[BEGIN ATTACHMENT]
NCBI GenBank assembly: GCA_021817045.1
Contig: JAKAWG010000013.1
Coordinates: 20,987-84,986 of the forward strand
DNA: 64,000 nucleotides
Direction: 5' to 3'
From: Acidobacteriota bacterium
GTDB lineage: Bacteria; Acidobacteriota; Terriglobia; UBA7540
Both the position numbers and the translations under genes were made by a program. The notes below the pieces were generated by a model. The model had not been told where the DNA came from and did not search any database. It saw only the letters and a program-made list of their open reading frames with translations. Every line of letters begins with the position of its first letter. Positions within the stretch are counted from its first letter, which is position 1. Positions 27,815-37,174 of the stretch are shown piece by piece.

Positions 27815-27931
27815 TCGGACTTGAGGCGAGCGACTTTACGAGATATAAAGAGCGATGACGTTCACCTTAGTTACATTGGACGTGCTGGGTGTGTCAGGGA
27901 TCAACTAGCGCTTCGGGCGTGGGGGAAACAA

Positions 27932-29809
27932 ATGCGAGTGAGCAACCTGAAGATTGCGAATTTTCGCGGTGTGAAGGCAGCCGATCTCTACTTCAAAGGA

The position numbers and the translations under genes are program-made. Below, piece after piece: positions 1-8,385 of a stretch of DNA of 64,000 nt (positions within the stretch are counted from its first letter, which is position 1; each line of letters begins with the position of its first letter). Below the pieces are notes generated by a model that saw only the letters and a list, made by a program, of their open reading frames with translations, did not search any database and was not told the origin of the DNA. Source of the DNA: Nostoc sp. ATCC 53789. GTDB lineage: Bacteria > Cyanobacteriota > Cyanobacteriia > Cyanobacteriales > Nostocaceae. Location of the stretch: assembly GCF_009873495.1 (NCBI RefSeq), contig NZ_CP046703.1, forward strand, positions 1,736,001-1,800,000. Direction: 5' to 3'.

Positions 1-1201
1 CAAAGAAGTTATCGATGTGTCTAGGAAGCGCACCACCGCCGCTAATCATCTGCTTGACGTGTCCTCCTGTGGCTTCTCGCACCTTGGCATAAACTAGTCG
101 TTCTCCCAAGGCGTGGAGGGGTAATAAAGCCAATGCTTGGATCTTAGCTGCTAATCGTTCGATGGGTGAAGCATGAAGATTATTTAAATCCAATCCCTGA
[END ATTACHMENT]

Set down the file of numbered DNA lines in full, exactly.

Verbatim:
NCBI GenBank assembly: GCA_021817045.1
Contig: JAKAWG010000013.1
Coordinates: 20,987-84,986 of the forward strand
DNA: 64,000 nucleotides
Direction: 5' to 3'
From: Acidobacteriota bacterium
GTDB lineage: Bacteria; Acidobacteriota; Terriglobia; UBA7540
Both the position numbers and the translations under genes were made by a program. The notes below the pieces were generated by a model. The model had not been told where the DNA came from and did not search any database. It saw only the letters and a program-made list of their open reading frames with translations. Every line of letters begins with the position of its first letter. Positions within the stretch are counted from its first letter, which is position 1. Positions 27,815-37,174 of the stretch are shown piece by piece.

Positions 27815-27931
27815 TCGGACTTGAGGCGAGCGACTTTACGAGATATAAAGAGCGATGACGTTCACCTTAGTTACATTGGACGTGCTGGGTGTGTCAGGGA
27901 TCAACTAGCGCTTCGGGCGTGGGGGAAACAA

Positions 27932-29809
27932 ATGCGAGTGAGCAACCTGAAGATTGCGAATTTTCGCGGTGTGAAGGCAGCCGATCTCTACTTCAAAGGA

The position numbers and the translations under genes are program-made. Below, piece after piece: positions 1-8,385 of a stretch of DNA of 64,000 nt (positions within the stretch are counted from its first letter, which is position 1; each line of letters begins with the position of its first letter). Below the pieces are notes generated by a model that saw only the letters and a list, made by a program, of their open reading frames with translations, did not search any database and was not told the origin of the DNA. Source of the DNA: Nostoc sp. ATCC 53789. GTDB lineage: Bacteria > Cyanobacteriota > Cyanobacteriia > Cyanobacteriales > Nostocaceae. Location of the stretch: assembly GCF_009873495.1 (NCBI RefSeq), contig NZ_CP046703.1, forward strand, positions 1,736,001-1,800,000. Direction: 5' to 3'.

Positions 1-1201
1 CAAAGAAGTTATCGATGTGTCTAGGAAGCGCACCACCGCCGCTAATCATCTGCTTGACGTGTCCTCCTGTGGCTTCTCGCACCTTGGCATAAACTAGTCG
101 TTCTCCCAAGGCGTGGAGGGGTAATAAAGCCAATGCTTGGATCTTAGCTGCTAATCGTTCGATGGGTGAAGCATGAAGATTATTTAAATCCAATCCCTGA